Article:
Published in June 2023 by The Tulsa World. View here.
By Tim Stanley
Conveyed with a sense of urgency, a new national advisory on the harmful impact of social media on youth mental health hopefully can inspire a more united effort for solutions, officials say.
Noting the growth in evidence that social media use is fueling the nation’s youth mental health crisis, U.S. Surgeon General Dr. Vivek Murthy issued an advisory on May 23 in which he called for “immediate action” and outlined roles that lawmakers, tech companies, researchers and parents each can play.
Among organizations that see the issue firsthand, officials with Tulsa’s Family & Children’s Services, which provides outpatient mental health care, welcomed Murthy’s call to action.
The agency is on pace this year to serve 6,000 youth and families, a 30% increase over last year.
“I don’t want to point the finger at social media and say it’s just that. It’s one piece of it,” said Dee Harris, F&CS chief strategic engagement officer.
“But social media — the algorithms, the addictiveness — is definitely part of why our youth are suffering.”
Cheryl Delk, manager of Mental Health Association Oklahoma’s youth mental health program, agreed that social media is just one factor in the crisis. “But because everyone’s involved in it, it has great influence,” she said. “That’s why we need to take action.”
As pointed out in the advisory, social media use by young people is nearly universal. Up to 95% of young people ages 13-17 report using a social media platform and more than a third say they use social media “almost constantly.”
Murthy said a growing body of research suggests that social media poses a “profound risk” to young people’s mental health, potentially exposing them to violent and sexual content, bullying and harassment.
The surgeon general said: “We are in the middle of a national youth mental health crisis, and I am concerned that social media is an important driver of that crisis — one that we must urgently address.”
Murthy said everyone has a part to play. He urged technology companies and lawmakers to come up with policies to protect young people from “addictive apps and extreme and inappropriate content.”
He said policymakers need to address the harms of social media the same way they regulate such items as car seats, baby formula, medication and other products for children.
Parent involvement is key
Harris, a member of the Tulsa World’s Community Advisory Board who has studied and written about the issue, said the surgeon general’s advisory “really lays out what different groups can do. That hasn’t been done before. It’s taking it to another level.”
And the group with the most direct role to play is still critical, she said.
“Parental involvement is a key, key part of it,” Harris said. “Because policy is not going to move fast enough to fix this.”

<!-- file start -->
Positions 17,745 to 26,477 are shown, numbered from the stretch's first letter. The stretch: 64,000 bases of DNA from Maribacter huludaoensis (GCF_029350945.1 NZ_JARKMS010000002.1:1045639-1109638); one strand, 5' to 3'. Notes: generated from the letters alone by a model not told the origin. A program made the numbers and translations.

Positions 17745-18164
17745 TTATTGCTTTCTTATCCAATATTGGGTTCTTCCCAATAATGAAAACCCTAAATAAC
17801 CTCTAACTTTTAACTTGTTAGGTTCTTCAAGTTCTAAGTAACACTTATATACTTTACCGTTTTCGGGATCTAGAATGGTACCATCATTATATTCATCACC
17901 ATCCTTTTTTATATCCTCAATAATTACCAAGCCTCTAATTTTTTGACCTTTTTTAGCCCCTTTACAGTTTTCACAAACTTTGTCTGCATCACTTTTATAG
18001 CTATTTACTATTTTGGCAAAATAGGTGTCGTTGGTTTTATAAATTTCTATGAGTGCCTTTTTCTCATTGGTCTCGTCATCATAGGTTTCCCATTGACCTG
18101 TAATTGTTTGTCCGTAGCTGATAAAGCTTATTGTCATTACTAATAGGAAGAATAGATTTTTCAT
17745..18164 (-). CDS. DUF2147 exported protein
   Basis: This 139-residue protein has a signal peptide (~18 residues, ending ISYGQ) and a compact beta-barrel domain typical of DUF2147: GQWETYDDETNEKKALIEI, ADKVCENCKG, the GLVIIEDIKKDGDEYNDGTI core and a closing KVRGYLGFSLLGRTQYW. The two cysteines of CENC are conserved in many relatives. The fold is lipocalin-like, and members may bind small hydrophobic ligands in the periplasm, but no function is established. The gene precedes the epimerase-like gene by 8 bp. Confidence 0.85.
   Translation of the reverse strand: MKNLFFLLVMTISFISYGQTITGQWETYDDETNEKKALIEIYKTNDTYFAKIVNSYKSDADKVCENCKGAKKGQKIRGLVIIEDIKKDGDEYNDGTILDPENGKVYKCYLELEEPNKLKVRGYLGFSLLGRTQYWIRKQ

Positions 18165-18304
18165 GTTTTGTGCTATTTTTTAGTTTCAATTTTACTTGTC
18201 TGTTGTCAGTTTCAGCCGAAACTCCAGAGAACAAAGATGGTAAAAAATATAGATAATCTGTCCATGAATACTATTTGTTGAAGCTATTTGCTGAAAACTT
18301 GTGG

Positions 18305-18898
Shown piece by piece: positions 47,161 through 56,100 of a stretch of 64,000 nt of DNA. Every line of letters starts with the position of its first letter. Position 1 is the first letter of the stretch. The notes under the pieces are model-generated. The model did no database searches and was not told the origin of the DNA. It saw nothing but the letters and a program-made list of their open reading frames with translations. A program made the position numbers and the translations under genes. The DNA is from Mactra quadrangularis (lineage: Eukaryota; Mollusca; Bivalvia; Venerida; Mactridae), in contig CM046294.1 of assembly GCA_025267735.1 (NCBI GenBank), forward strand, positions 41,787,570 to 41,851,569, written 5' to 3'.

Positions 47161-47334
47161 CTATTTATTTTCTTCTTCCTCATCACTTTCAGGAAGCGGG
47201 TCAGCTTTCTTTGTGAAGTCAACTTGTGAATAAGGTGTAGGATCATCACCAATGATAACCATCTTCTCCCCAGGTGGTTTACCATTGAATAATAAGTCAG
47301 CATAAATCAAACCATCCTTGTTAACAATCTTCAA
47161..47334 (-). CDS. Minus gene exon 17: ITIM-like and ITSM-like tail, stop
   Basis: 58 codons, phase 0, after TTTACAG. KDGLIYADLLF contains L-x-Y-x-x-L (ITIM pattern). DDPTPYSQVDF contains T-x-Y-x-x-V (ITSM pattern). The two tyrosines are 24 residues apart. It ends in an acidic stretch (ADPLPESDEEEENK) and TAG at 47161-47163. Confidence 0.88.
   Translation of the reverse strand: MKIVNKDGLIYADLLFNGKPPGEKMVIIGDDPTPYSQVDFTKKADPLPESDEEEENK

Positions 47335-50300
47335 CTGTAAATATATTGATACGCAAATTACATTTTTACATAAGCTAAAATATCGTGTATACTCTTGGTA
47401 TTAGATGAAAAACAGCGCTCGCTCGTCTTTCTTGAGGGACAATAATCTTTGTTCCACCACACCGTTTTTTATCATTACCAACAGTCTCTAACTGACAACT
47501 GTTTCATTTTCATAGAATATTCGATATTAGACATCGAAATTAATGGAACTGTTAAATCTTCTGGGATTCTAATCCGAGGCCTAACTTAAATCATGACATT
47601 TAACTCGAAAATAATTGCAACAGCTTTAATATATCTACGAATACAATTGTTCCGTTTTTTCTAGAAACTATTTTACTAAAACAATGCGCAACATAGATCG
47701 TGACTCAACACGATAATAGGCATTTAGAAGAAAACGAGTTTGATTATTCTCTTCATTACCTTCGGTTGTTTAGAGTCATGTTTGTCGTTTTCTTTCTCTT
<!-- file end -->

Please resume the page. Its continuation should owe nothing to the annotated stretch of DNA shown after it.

Parents might be tempted to prohibit smartphones to limit access to social media, but that’s not the best solution, Harris said.
“It’s not about parents saying ‘you can’t get on your phone.’ That’s not teaching them how to cross the street, so to speak. I really do liken it to crossing a highway. How are they going to navigate the dangers if you’re not teaching them and giving them a chance to try it?”
A better approach, Harris said, includes being fully engaged and aware, having conversations with your kids, and allowing them to ask questions.
Also important is for parents to model proper use with their own online habits, Harris said.
As a society, digital literacy and healthier online habits must be prioritized “because technology is not going away,” she added.
Delk agreed that parents must lead the way.
“We have got to set the standard with our own behaviors,” she said. “Kids are more likely to do what you do instead of what you say.”
A big part of the problem, Delk added, is that kids “are still using an adolescent brain.”
“As a former researcher, brain development is what’s important here,” she said. “Adolescence is a time when your brain is still developing. It’s changing swiftly. Critical thinking is not mature. That has to be understood and taken into account.”
The surgeon general’s advisory comes on the heels of a related CDC report in February.
Using data from 2009-2021, the Youth Risk Behavior Survey Data Summary and Trends Report confirms that a decline in youth mental health nationally has occurred alongside the rise of social media and smartphones.
Since 2011, mental health conditions and suicidal thoughts and behaviors in teens have increased, with teen girls experiencing the most sadness or hopelessness at 57% (up from 36% in 2011) and 30% saying that they have seriously considered suicide (up from 19% in 2011).
Murthy said: “Our children and adolescents don’t have the luxury of waiting years until we know the full extent of social media’s impact. Their childhoods and development are happening now.”
Delk said whether they are lawmakers, social media companies, parents or teachers, it’s up to the adults to address the problems caused by social media.
“I think as adults we’re all responsible for the welfare and benefit of the youth of America today,” Delk said. “I think if everybody’s on the same page it’s a lot better to turn those pages into a book that’s congruent and healthy and positive.”